Watch NASA arrive at the asteroid on a potential collision course with Earth

NASA’s space rock chaser will achieve its objective, Bennu, on Dec. 3 and you would prefer not to miss a thing.


After the glad triumph and dread of landing InSight on Mars this previous week, you may think NASA has earned a break.

However, no – there’s a ton of room out there and somebody needs to make more history investigating it.

Much the same as the InSight arrival, NASA will give a livestream of its first space rock test return mission to 101955 Bennu, on the grounds that it’s 2018 and we as a whole need to see NASA researchers trade joyous handshakes at the site of a fruitful mission.

NASA’s Origins, Spectral Interpretation, Resource Identification, Security-Regolith Explorer (OSIRIS-REx) will reach Bennu appropriate on 12 p.m. EST., Dec. 3, and NASA recommends making a beeline for its live site to track. Should you incline toward online networking to do your space viewing, Facebook likewise has you secured, as does YouTube.

The voyage for the space rock pursuing OSIRIS-REx started route back in September 2016 and after three years it’s at long last close enough to label the space shake. The shuttle is furnished with five instruments and will study the space rock for close on a year, prior choosing a site to recover an example. OSIRIS-REx won’t contact down on the space rock, similar to Japan’s Hayabusa 2 did recently, rather selecting to drop a leaf blower-type instrument onto the surface to kick up residue particles into the art’s mechanical arm. Gnarly.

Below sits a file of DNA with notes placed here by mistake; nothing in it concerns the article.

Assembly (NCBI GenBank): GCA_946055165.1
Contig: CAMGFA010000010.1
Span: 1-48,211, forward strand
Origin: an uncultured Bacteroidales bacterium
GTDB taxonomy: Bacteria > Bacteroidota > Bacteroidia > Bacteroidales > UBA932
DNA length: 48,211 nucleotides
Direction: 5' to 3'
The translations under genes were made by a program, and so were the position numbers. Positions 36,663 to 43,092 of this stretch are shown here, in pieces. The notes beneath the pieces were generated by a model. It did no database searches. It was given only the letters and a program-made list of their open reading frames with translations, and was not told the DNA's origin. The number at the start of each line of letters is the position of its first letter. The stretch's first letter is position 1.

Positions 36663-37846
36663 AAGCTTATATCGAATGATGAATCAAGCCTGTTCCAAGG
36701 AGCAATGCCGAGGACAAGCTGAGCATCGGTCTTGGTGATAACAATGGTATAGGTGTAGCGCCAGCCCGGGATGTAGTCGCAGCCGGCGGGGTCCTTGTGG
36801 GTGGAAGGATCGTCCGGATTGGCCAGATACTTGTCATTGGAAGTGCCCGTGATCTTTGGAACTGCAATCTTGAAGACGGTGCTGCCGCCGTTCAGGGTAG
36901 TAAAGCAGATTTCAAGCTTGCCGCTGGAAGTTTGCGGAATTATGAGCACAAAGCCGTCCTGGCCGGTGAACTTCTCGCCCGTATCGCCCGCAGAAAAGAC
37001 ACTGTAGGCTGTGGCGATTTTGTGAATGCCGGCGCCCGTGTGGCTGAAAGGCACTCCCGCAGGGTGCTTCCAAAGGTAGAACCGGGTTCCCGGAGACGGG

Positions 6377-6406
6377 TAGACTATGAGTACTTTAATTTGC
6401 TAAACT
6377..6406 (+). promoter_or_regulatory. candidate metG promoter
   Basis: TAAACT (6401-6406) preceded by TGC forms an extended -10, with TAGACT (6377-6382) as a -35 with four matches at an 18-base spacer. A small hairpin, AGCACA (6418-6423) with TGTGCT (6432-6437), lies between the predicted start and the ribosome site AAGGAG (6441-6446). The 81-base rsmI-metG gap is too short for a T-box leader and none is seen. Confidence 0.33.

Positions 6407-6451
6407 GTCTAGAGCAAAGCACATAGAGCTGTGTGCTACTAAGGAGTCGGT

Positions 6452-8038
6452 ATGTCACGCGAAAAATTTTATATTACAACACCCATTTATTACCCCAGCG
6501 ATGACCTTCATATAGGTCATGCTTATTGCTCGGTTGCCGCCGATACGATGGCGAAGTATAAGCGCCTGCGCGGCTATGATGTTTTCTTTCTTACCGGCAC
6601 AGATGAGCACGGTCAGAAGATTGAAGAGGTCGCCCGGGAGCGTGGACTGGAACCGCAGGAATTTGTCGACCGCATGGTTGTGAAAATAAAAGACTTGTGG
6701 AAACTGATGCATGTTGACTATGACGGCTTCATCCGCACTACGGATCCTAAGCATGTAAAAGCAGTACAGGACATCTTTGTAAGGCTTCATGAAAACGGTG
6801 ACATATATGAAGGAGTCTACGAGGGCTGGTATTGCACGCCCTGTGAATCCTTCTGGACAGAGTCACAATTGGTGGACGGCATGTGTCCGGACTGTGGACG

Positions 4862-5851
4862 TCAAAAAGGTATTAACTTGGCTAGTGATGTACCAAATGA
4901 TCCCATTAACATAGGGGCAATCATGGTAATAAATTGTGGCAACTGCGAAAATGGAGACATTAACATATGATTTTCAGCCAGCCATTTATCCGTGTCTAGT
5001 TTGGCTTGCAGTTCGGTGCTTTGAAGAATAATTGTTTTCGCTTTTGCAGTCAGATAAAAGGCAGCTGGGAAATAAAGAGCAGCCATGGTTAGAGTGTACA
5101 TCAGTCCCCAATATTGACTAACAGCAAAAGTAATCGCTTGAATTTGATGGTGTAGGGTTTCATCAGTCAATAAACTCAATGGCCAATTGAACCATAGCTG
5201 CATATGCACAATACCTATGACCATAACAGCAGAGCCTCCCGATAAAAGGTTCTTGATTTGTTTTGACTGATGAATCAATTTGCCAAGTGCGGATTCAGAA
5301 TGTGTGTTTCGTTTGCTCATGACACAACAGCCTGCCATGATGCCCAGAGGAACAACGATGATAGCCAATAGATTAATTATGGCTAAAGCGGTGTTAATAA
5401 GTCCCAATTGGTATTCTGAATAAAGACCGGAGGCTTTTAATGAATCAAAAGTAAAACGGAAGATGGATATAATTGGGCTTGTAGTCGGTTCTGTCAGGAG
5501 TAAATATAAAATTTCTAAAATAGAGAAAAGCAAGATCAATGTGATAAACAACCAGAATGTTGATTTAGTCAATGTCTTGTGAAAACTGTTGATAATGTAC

On Dec. 3, OSIRIS-REx will start activities around the space rock, ignoring its north shaft, south post and equator from simply 4.3 miles away. This will enable the rocket to decide its mass, how quick it’s turning and produce a model of the space rock.

The $800 million mission won’t be finished, nonetheless, until 2023 when OSIRIS-REx is required to come back to Earth with Bennu’s residue on board. By taking a layer of Bennu’s rough skin, cosmologists may possibly find how life on Earth started, the kinds of mixes present in Bennu and the development of our own nearby planetary group.

There’s additionally the way that Bennu has an (extremely miniscule) possibility of crashing into the Earth at some point after 2175 – so it’d be decent to get ready for that, much obliged.


Should OSIRIS-REx satisfy its objectives, it will be cause for another gigantic livestream festivity, however by that point we may all have retinal embeds that enable us to be at NASA, in expanded reality, so we can carefully handshake-hit the dance floor with our most loved cosmologists as though we were truly there.

Go well, space robot.

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